In this economy, other than the cream of the crop, high budget, agency and or freelance photographers, who would plop 8 grand down, or even 7 grand on a new top of the line camera?
That's a very good argument in favor of releasing a 1dsIV before a new 5D. The market for flagship products is always less sensitive to the economy. 1Ds customers fall into two categories â€“ those who need the product to earn a living and can't afford to risk losing work because their equipment isn't equal to their competitors and those who have the disposable income to spend as much as they want on a product. Neither of these targets are impacted as much by the economy as customers at the 5D end of the scale.
If this was my product range I would launch the 1D (of whatever version:s, mk4, mk5 whatever) first to a place stake in the ground and say "beat this". Then the 5Dmk3 would come out later with a reduced feature set.
My example, after the original statement of principle, cited the 1D and 5D. They sit in a very different category to the 1000D, 600D, 60D and 7D.
Just because it's fun to cause problems, I will quibble. I think there are really three categories. I would put the 1D bodies into one category, the 5D and 7D into another and all the others into a third. While this forum is dominated by full-frame enthusiasts, my personal, non-scientific observation of the real world is that individuals who earn their living from photography at the modest/middle-class level (wedding photographers, freelancers, small and mid-market photojournalists) seem to be a mixture of 5D and 7D users.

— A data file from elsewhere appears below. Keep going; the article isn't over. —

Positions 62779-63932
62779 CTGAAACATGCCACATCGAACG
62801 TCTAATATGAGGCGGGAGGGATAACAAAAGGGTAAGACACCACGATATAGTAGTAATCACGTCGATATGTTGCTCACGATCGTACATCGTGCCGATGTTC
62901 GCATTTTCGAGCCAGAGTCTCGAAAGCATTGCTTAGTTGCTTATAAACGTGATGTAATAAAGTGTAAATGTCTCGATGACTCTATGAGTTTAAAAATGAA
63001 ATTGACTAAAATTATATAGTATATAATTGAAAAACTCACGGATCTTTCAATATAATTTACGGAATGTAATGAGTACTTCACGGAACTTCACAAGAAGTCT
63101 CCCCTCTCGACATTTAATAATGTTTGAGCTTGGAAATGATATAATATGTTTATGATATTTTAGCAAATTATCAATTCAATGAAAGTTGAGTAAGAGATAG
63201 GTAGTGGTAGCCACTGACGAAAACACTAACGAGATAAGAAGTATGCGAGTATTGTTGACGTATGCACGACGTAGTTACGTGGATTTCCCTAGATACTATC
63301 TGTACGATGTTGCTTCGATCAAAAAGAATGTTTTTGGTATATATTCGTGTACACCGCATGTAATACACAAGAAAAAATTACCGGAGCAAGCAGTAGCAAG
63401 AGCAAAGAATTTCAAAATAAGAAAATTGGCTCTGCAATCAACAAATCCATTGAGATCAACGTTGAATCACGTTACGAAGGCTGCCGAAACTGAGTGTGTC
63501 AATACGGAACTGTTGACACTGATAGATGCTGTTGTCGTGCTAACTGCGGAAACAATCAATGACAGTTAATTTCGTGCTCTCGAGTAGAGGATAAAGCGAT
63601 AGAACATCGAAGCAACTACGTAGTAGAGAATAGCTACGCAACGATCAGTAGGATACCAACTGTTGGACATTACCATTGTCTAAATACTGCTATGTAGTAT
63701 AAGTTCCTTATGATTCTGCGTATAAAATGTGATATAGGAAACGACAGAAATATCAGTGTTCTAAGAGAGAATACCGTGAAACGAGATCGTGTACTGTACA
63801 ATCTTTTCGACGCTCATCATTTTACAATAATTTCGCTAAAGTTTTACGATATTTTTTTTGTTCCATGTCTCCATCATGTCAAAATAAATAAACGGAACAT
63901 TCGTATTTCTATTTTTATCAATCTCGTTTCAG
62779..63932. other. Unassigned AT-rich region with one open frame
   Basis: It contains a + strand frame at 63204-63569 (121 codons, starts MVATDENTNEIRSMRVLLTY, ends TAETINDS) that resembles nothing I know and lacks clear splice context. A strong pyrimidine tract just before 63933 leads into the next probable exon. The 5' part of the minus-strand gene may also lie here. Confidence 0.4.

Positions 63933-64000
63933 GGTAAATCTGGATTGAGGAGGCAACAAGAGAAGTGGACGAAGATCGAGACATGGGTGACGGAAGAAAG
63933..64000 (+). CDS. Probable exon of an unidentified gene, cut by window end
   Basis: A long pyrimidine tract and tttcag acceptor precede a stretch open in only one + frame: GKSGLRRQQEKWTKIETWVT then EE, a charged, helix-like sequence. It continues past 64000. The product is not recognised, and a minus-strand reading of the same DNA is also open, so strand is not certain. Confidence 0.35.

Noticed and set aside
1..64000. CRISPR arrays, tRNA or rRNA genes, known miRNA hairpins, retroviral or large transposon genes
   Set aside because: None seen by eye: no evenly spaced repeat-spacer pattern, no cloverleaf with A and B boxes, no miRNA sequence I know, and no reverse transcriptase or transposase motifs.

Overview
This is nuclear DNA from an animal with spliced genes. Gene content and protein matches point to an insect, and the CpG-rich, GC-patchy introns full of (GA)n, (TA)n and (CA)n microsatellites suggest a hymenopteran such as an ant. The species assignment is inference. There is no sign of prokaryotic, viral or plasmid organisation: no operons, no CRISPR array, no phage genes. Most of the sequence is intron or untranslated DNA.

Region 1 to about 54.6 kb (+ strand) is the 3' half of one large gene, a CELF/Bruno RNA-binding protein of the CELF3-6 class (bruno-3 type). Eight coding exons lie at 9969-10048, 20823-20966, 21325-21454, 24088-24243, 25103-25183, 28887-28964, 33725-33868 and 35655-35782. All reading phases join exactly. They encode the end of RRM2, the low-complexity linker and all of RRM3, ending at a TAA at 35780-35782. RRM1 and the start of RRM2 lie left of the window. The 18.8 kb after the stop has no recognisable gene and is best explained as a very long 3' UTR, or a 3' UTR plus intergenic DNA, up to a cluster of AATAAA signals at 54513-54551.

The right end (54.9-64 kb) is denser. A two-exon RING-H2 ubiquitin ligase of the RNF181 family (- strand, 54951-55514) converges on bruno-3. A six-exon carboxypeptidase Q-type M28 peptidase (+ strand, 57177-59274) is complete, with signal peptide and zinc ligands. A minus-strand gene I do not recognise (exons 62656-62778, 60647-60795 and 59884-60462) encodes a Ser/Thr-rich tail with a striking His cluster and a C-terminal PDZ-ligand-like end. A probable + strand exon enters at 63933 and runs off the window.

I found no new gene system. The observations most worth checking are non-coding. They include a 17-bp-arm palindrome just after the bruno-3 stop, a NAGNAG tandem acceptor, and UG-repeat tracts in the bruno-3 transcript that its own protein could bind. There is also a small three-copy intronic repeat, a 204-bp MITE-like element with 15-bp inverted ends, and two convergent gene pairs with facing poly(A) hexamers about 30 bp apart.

Just one example: I've had the misfortune to attend a number of weddings in the last couple of years and have noticed that while most use 5D's, there are a fair number of 7D users as well. Some mix the two bodies. I have yet to see any wedding photographer using a 1D. (They may be out there, but not at weddings in my socioeconomic category.)
I don't pretend to know where the market is going. I'm not convinced anyone, including Nikon and Canon really knows either. (Not that they don't do a lot of market research, but because the market itself is changing rapidly) But, it seems from my narrow vantage point that the distance between the 5D and the 1D is increasing and the distance between the 7D and the 5D is narrowing.
I still believe that one of the big challenges facing Canon is what to do about video in the 5D. I don't think they anticipated the popularity that the camera would enjoy with video and filmmakers. Now they have to figure out how to satisfy two very different markets. Some months ago, I suggested that the biggest challenge for Canon may be trying to meet both demands in a single body. I still believe they will only split the 5D line if there is absolutely no way they feel they can produce a camera optimized for both film and stills.
Finally, I tend to agree with Neuro that we could well see different sensors in the 1Ds than in the 5D. If that is the case, we could also see both bodies announced at or about the same time.